Cancer Control Research5R01CA100474-04
Oeffinger, Kevin Charles
PROJECT ALLIFE-EXERCISE AND LEUKEMIA SURVIVORS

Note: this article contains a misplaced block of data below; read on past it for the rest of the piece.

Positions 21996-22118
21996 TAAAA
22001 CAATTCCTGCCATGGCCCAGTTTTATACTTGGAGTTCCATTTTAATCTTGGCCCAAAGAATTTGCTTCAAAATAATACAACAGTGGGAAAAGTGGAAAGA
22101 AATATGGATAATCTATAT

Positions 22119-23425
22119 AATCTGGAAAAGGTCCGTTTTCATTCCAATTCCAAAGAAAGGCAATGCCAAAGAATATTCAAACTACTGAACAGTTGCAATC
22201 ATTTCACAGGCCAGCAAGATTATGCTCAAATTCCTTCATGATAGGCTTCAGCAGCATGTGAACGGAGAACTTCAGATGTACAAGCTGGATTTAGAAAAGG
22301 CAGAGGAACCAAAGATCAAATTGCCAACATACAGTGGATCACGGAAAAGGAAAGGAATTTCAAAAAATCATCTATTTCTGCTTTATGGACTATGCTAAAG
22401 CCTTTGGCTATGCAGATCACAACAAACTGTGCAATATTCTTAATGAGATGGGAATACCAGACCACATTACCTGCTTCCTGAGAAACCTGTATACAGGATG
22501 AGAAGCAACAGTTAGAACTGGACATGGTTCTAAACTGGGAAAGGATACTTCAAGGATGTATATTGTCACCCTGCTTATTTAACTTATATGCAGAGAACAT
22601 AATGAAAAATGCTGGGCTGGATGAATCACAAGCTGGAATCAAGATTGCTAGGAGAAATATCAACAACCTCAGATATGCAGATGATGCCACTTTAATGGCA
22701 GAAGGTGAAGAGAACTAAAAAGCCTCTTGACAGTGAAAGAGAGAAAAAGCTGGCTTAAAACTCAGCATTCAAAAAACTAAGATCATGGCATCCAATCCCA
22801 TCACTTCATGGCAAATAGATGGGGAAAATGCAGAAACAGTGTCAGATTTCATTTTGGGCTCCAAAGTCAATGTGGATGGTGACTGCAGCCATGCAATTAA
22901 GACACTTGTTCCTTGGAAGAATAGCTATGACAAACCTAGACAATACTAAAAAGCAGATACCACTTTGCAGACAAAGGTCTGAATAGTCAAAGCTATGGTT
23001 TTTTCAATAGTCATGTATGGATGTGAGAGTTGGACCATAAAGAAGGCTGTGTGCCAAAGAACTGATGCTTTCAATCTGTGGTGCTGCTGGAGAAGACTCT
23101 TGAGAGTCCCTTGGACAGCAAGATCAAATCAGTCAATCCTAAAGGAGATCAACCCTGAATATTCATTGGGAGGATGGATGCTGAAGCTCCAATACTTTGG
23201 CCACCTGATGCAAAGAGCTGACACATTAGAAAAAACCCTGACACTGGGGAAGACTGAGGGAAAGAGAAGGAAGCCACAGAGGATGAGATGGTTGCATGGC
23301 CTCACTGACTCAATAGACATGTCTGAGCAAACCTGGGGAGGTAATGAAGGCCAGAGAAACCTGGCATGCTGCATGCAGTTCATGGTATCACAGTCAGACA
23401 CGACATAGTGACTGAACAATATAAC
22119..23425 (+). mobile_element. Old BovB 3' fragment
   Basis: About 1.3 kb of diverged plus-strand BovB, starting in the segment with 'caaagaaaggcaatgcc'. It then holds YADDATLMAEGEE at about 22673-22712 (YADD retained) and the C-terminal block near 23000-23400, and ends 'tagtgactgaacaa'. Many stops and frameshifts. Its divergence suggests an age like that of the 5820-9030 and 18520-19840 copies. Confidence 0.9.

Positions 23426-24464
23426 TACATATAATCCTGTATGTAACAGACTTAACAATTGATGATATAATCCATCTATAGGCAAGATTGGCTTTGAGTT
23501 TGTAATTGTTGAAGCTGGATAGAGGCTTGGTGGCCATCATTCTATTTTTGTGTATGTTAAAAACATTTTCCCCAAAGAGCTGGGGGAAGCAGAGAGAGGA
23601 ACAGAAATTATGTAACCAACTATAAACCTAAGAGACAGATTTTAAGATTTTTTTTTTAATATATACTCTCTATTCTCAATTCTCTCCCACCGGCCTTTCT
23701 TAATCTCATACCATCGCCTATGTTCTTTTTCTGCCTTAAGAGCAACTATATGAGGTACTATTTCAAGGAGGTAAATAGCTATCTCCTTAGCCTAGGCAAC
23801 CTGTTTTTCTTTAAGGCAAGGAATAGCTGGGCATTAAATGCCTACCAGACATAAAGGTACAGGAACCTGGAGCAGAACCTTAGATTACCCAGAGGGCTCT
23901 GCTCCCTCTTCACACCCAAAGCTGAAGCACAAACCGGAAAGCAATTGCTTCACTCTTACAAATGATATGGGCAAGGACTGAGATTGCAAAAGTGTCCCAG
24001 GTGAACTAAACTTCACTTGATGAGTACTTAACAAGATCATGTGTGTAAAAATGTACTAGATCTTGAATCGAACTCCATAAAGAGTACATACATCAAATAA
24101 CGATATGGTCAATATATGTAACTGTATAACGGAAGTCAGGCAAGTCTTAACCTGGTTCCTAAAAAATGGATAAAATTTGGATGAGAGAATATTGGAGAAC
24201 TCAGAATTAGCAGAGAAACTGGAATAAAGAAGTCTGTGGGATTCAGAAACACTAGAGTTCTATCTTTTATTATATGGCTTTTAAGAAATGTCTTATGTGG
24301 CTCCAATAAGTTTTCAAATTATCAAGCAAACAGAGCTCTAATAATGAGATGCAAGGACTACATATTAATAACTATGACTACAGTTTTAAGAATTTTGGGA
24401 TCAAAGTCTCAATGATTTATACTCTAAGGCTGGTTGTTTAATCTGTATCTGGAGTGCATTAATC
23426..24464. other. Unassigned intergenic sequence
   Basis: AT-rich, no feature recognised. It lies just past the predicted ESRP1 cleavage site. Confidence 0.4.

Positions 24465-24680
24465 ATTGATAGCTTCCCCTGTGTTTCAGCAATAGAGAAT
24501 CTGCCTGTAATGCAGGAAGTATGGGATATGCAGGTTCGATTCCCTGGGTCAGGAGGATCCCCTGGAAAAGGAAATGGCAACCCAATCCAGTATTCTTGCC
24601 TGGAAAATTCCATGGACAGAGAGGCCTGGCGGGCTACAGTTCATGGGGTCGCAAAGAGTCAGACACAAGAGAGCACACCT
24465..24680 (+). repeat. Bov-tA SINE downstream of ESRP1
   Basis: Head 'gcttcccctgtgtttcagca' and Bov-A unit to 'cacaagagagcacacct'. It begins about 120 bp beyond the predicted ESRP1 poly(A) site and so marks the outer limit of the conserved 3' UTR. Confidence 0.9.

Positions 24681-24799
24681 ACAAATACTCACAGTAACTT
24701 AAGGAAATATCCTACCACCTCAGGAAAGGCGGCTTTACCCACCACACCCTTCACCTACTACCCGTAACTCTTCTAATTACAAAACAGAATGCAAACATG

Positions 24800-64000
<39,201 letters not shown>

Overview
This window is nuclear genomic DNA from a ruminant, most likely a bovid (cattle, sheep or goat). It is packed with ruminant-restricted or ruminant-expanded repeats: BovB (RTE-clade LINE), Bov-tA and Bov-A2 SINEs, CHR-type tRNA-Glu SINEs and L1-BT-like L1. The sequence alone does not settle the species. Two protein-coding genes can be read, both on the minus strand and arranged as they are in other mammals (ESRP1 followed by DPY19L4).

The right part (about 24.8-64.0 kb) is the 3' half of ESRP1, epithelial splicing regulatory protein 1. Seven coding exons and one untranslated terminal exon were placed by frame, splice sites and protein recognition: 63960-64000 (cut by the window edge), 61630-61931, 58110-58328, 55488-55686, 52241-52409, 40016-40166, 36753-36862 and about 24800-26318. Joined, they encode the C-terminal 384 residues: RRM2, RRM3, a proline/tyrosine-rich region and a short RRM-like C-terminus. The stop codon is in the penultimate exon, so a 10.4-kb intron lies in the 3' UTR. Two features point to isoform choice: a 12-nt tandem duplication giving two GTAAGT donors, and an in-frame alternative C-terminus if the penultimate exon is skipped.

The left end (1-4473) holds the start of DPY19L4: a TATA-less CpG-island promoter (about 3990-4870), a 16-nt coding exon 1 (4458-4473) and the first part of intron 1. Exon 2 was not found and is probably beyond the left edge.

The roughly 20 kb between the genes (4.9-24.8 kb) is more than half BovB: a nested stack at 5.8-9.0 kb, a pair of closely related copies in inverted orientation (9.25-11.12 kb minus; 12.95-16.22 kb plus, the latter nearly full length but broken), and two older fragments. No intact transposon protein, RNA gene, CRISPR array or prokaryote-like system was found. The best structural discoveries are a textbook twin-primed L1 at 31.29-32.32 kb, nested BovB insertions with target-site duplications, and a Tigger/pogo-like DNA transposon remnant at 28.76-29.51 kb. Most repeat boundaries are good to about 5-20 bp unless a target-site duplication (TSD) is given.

DESCRIPTION (provided by applicant): Adult survivors of childhood leukemia are a growing population that have an excess in all-cause and cardiovascular (CVD)-related mortality and are at risk for multiple health problems, including CVD, osteoporosis, and obesity. Physical activity is protective and reduces risk for CVD, hypertension, Type 2 diabetes mellitus, and osteoporosis. The Lifestyle Physical Activity intervention has been efficacious in the general population in increasing sustainable levels of moderate-intensity physical activity and cardiorespiratory fitness and improving cardiovascular risk profiles and mental health. A targeted intervention tailored to the needs of leukemia survivors and intended to increase sustainable levels of moderate-intensity physical activity is not only warranted, but critical. It is imperative that methods to reduce morbidity and mortality of this young population while enhancing quality of life and productivity be addressed. The proposed study, Project ALLIFE (Acute Leukemia Lifestyle Intervention For Everyday), is a 12- month effectiveness trial with 120 young adult survivors of childhood leukemia randomized to either the Lifestyle Physical Activity intervention (ALLIFE-I) or a standard control group who will receive a periodic generic health newsletter (ALLIFE-SC). Major data collections will be at baseline, 6- and 12-months, with the two primary outcomes being levels of physical activity, as measured by 7-day physical activity recall, and cardiorespiratory fitness, as measured by the Aerobic Adaptation Test. Secondary outcomes will include other well-established measures of physical activity, cardiovascular risk profiles, gait and balance assessment, and psychological measurements. The primary research hypothesis to be tested is that the Lifestyle intervention will significantly increase physical activity and cardiorespiratory fitness in adult survivors of childhood leukemia in comparison with standard care. Three additional questions to be addressed are: determining if such an intervention leads to improvement in cardiovascular risk profile; determining if gait and balance disturbances are related to physical inactivity in leukemia survivors and if these disturbances improve with the intervention; and identifying factors that are predictive of improvement or lack of improvement in outcomes. This study will represent the first clinical trial aimed at increasing physical activity in leukemia survivors and will advance our understanding of this vulnerable population.